East Kentucky residents hit by rate hikes and shutoffs of undrinkable water

By Phyllis Steele
10 April 2018

The working-class residents of Martin County, Kentucky have been battling contaminated water and a collapsing water infrastructure for years in this former coal mining region. Now, to add insult to injury, they are being forced to pay more for undrinkable water.

The situation is part of a water crisis throughout the United States, which was brought to national and international attention by the protests and scientific exposures triggered by the lead poisoning of the water in Flint, Michigan.

The WSWS team was taken to each stage of the water system process. Here BarbiAnn Maynard is at the Tug Fork River, the source of the county’s water supply. “Every time the water is up, the creeks that run from where the mines are into the river are a different color, somewhere between a brown and black.”

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A study published February in the journal Proceedings of the National Academy of Sciences (PNAS) found that water contaminants cause 16 million cases of acute gastroenteritis each year. Between 9 and 45 million people were affected by drinking water quality violations across the US during each of the past 34 years.

Last month, the Kentucky Public Service Commission (PSC) announced its approval of a water rate increase and water surcharge that will sharply raise monthly water bills resident must pay. The increase includes a 17.5 percent hike for basic service and maintenance, plus an additional surcharge, which the Martin County Water Authority will use to pay off its $900,000 debt to bondholders.

According to the PSC Press release of March 16, 2018, “The PSC granted Martin County Water an annual revenue increase of about 26.5 percent, consisting of an increase in base rates and a separate surcharge that will be used by the utility to pay its creditors. The average monthly residential bill will rise by $11.17, or about 28 percent, going from $39.90 to $51.07.”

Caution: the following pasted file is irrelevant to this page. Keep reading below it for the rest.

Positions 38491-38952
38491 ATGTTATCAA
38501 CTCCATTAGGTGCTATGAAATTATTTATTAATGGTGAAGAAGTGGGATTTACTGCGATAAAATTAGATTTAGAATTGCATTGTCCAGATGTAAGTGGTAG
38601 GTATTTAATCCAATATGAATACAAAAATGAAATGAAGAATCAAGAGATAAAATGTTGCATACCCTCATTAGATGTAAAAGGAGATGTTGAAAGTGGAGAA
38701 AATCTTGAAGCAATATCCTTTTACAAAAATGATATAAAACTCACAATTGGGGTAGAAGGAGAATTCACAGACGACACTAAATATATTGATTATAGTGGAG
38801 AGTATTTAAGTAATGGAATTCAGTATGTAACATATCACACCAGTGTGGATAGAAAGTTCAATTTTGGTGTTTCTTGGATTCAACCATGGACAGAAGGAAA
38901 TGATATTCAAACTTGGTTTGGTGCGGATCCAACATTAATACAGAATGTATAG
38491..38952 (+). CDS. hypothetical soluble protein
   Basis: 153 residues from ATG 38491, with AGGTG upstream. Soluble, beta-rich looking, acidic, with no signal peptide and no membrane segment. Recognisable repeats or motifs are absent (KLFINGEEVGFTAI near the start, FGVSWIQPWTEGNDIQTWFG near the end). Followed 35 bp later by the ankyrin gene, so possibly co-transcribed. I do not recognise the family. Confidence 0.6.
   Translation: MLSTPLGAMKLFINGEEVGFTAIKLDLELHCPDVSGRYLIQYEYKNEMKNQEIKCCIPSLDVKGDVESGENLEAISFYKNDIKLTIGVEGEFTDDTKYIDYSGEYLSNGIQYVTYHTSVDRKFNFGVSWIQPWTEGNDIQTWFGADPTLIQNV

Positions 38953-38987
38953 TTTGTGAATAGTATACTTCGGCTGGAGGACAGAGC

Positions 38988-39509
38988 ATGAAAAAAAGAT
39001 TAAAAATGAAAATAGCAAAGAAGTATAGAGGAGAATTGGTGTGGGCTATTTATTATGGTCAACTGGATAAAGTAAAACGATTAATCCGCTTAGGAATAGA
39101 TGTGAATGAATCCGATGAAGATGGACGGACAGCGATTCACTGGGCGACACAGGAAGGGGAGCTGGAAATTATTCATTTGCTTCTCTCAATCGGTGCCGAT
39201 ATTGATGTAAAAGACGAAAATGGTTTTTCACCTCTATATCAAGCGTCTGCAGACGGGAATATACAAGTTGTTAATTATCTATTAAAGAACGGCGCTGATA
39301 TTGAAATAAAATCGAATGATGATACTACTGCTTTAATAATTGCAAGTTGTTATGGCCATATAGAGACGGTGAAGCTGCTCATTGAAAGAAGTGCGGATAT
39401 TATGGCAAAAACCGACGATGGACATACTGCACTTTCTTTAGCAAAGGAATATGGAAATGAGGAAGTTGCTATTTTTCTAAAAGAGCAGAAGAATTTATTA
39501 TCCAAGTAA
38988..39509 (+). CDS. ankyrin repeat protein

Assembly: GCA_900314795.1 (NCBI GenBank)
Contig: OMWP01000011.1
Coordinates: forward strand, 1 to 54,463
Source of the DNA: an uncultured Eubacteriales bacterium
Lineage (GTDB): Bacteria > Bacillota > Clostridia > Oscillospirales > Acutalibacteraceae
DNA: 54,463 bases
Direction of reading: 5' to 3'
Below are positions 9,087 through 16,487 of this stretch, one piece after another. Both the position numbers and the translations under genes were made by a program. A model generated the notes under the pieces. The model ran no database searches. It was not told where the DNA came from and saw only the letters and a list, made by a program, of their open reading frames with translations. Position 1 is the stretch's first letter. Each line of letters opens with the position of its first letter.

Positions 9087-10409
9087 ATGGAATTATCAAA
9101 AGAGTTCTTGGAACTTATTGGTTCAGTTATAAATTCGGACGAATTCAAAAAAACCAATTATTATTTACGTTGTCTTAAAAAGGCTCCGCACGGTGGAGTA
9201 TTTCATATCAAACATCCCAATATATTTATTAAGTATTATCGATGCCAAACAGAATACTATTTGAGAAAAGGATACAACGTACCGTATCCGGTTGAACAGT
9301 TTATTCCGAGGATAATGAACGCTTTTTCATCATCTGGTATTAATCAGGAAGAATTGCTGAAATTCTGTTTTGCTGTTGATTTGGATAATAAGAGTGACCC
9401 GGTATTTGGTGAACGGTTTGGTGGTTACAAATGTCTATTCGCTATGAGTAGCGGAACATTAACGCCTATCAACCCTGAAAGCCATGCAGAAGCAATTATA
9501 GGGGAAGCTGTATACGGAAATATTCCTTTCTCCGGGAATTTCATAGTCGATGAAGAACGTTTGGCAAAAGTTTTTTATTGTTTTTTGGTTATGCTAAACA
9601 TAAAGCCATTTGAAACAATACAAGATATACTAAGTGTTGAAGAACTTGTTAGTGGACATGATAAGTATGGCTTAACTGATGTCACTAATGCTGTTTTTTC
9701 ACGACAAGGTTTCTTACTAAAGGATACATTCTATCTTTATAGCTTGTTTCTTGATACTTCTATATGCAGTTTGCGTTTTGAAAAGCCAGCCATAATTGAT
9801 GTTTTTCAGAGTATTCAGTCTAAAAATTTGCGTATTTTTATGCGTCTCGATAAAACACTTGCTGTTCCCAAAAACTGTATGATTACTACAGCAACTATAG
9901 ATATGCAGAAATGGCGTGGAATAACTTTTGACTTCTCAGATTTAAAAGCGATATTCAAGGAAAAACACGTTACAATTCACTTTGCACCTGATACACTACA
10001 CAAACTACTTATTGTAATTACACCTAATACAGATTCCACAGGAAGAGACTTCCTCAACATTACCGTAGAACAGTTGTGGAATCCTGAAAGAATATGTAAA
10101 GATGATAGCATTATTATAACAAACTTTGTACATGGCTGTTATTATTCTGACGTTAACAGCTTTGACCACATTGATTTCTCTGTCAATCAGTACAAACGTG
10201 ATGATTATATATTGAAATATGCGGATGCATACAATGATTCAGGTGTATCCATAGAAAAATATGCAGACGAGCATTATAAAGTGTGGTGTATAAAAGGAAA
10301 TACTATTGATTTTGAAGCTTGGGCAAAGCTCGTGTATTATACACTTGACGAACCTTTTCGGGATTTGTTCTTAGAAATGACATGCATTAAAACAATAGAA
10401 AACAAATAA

The county authorities have sought to claim that the increase is far less than the 49 percent hike they originally sought. However, as one worker explained on the Martin County Water Warrior Facebook page, “If your average water bill is $30, for example, this is what the PSC ruling did to you. $30 + 17.5% = $35.25 plus the $4.19 surcharge puts your bill at $39.44. A flat 50% increase would put a $30.00 water bill at $45. Only about $5 less. They did no favors for Martin County.”

The public service commission officials feigned sympathy for the outrage felt by residents, while making it clear that they had no choice but to foot the bill for years of government neglect and the payoff to wealthy Wall Street investors who control much of the utility bond market. If residents did not pay the “emergency relief requested,” the PSC claimed, they would be responsible for the closure of the water authority and an economic and social catastrophe.

Claiming they understood “the widespread opposition to raising rates for water service that has often been inadequate or, at times, non-existent,” the PSC officials said in a statement, nevertheless, “the district faces a dire situation.” Absent “some amount of the emergency relief requested, Martin District will be unable to continue operating within 60 to 90 days, leaving every customer with no water service, forcing residential customers to abandon their homes and commercial customers, including schools, to close. While raising water rates clearly places an increased burden upon Martin District’s customers, the alternative of not raising rates would create an even greater burden.”

Completely excluded is that the state or federal government, or the coal and other corporate interests that have made extracted billions in profits from the working class and left the area in a state of economic and environmental disaster, should be responsible to provide “emergency relief.” After decades of mine closures and tax cuts to Big Coal, the state collected only $100 million in coal severance taxes last year, down from $310 million in 2011.